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Saturday, January 13

Just got back to my room in Cambridge - expect some photos of my room online soon, and my webcam has already been hooked up after a long two month absence.

Listening to: Legion of Green Men (Plus 8) - Synaptic Response

8:47 PM | permalink | discuss


Friday, January 12

We have all the time in the world
The thing is, there isn't much in the world to be had. Ever since I realised, over a number of months, that in order to get anything done right requires a hell of a lot of time, I've been consciously or unconsciously making decisions to avoid doing or getting involved in things that I find cool. Computer games, youth projects... it's a shame, but there you go.

I mentioned page annotation/discussion software a while back - here's a list of the ones that are currently available. The only viable option is Thirdvoice, which sadly isn't that well executed.

The main problem that plagues Thirdvoice is that you get overwhelmed by all the irrelevant junk. Thirdvoice operates by opening up a companion sidebar window next to you browser. This window displays discussion topics made by people who accessed the same page you're looking it, meaning that you can discuss - and essentially annotate - any static page on the Internet. Surely this is a good thing, you think.

Yes. In theory. As we all know, roughly 90% of the discussion that takes place on the web is, let's say, one bit short of a byte (yes, I know, 7 bit, har har har, but that's not what I meant). It's crap. And so, 90% of the discussions on Thirdvoice are crap as well. This wouldn't be so crippling if you could set Thirdvoice just to display discussions started by particular members, or even better, closed groups of people, and screen out everything else. Of course, Thirdvoice doesn't do this. It nearly does - which is what makes it so infuriating - by allowing you to create closed groups of users which can have their own pricate discussions cut off from everyone else, but it does not allow you to get rid of everyone else's messages whenever you open the Thirdvoice sidebar.

Yes, there are work-arounds. It's possible to open up a 'Group Viewer' so you just see discussions from your own closed groups. It's possible to partially filter and screen messages. They work, but they take you away from the immediacy that the sidebar could, but doesn't, offer - an instant noteboard filled by messages from members of your presumably intelligent and informed closed group - and nothing else.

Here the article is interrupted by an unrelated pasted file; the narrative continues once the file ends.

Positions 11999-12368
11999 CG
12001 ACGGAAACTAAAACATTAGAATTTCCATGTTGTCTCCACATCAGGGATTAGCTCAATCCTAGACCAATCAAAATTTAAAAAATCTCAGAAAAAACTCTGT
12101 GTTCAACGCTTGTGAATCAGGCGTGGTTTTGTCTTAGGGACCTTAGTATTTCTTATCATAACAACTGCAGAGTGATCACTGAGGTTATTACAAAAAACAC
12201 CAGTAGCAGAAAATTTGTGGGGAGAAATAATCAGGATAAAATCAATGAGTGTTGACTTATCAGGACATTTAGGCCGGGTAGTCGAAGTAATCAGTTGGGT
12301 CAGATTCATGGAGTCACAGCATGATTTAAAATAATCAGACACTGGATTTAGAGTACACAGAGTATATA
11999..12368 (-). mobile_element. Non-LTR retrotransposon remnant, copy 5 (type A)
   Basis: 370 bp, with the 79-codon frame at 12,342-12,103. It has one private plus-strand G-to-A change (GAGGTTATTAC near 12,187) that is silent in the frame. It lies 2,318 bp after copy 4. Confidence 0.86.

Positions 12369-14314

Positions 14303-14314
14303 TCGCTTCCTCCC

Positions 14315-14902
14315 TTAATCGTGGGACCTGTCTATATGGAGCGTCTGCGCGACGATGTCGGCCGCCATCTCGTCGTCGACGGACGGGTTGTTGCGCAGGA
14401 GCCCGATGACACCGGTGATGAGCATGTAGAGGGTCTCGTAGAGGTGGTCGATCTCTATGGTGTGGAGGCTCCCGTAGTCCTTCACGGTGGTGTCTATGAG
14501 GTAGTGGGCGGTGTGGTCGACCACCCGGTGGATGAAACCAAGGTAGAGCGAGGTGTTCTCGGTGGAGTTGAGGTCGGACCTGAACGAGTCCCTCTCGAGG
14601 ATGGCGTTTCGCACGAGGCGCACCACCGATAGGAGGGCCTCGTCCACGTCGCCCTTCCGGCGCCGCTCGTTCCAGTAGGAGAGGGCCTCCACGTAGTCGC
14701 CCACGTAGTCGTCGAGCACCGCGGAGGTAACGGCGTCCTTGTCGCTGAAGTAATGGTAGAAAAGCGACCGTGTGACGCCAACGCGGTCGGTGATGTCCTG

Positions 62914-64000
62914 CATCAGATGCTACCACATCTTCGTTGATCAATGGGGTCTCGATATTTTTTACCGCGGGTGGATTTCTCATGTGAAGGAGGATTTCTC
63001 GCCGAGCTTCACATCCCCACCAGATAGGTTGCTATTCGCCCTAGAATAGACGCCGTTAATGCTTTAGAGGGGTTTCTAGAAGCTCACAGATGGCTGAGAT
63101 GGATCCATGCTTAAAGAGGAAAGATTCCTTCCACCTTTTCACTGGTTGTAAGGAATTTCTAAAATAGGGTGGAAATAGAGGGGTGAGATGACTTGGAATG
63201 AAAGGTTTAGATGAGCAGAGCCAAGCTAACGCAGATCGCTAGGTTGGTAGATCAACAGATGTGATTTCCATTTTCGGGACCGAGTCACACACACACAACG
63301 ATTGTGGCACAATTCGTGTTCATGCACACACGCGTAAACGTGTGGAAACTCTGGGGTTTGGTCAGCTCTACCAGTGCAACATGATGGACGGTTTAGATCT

And so the Thirdvoice option on my browser now languishes unused, a perfectly good application that is rendered unuseable by the simplest of errors.

8:35 PM | permalink | discuss


Thursday, January 11

What is my cunning plan for Generation Mars? At this point, I reluctantly have to admit that we aren't likely to get the money we require to do the competition properly if we rely on commercial sponsors. I simply don't have the time or the contacts to make the fundraising work that way - maybe if there were more people helping the effort it would be possible, but that's just the way it is.

So, in a few days I'm going to kick off a new fundraising project that I've been mulling over for quite a while, something that I rather wouldn't have had to rely on now. Simply speaking, it's online donations.

I've always felt that the method of online donations has unimaginable promise and with the success of Blogger in raising over $10,000 within a matter of days, I'm convinced that this avenue is worth pursuing for Generation Mars. I'm not going to say that I don't expect us to raise as much money because these things are unpredictable and I certainly won't be asking people to donate money for nothing - if you give a donor something in return, it softens the pain of parting with your cash. Exactly what it is we'll be giving them in return is something I have to think about - maybe a copy of the GenMars CD, maybe the poster. Maybe both. Really depends on my mood when the thing is launched.

How much money do we have to raise? Originally, I thought something like 5000 would be enough, but then I realised that of course it wouldn't be. The total amount I'm hoping to achieve with online donations via Paypal to an account in America (it has to be in America due to Paypal's regulations) is 10,000. A large amount, yes, and it comes to 1000 people donating $15 or $20 each if we want to cover postage and packaging costs as well.

I really do think it's possible, if the fundraising effort is launched properly and we get the right sort of atmosphere going. I know for a fact that people are willing to donate money since I've already had a few enquiries - not large sums, just around 10 or 20. I also know that there will be people who want to donate larger sums.

It's a gamble but I think that directing my energies into an online donation scheme as opposed to traditional fundraising is the right way to go. What the hell. Generation Mars is supposed to be an innovative, original and ground-breaking new project (talk about using three words where one will do) - it may as well break some new ground with fundraising.

11:39 PM | permalink | discuss


To an untrained observer, it would have appeared that I spent nearly an hour walking around the house talking to myself loudly. Not an unusual occurrence, you might think to yourself as you adjusted your telescope, for someone like Adrian, but what's he saying? Of course, I'm practicising my TED presentation! Having hit upon the genius idea of formulating the presentation without writing much down at all (thus negating the requirement to memorise everything), it's coming along well although I tend to start laughing at random intervals.

Interesting GenMars development - Orion Publishing have expressed an interest in sponsoring us. The more the merrier... 'course, we still need several thousand quid, and I don't think that they're realistically going to supply all of that. But I have a cunning plan...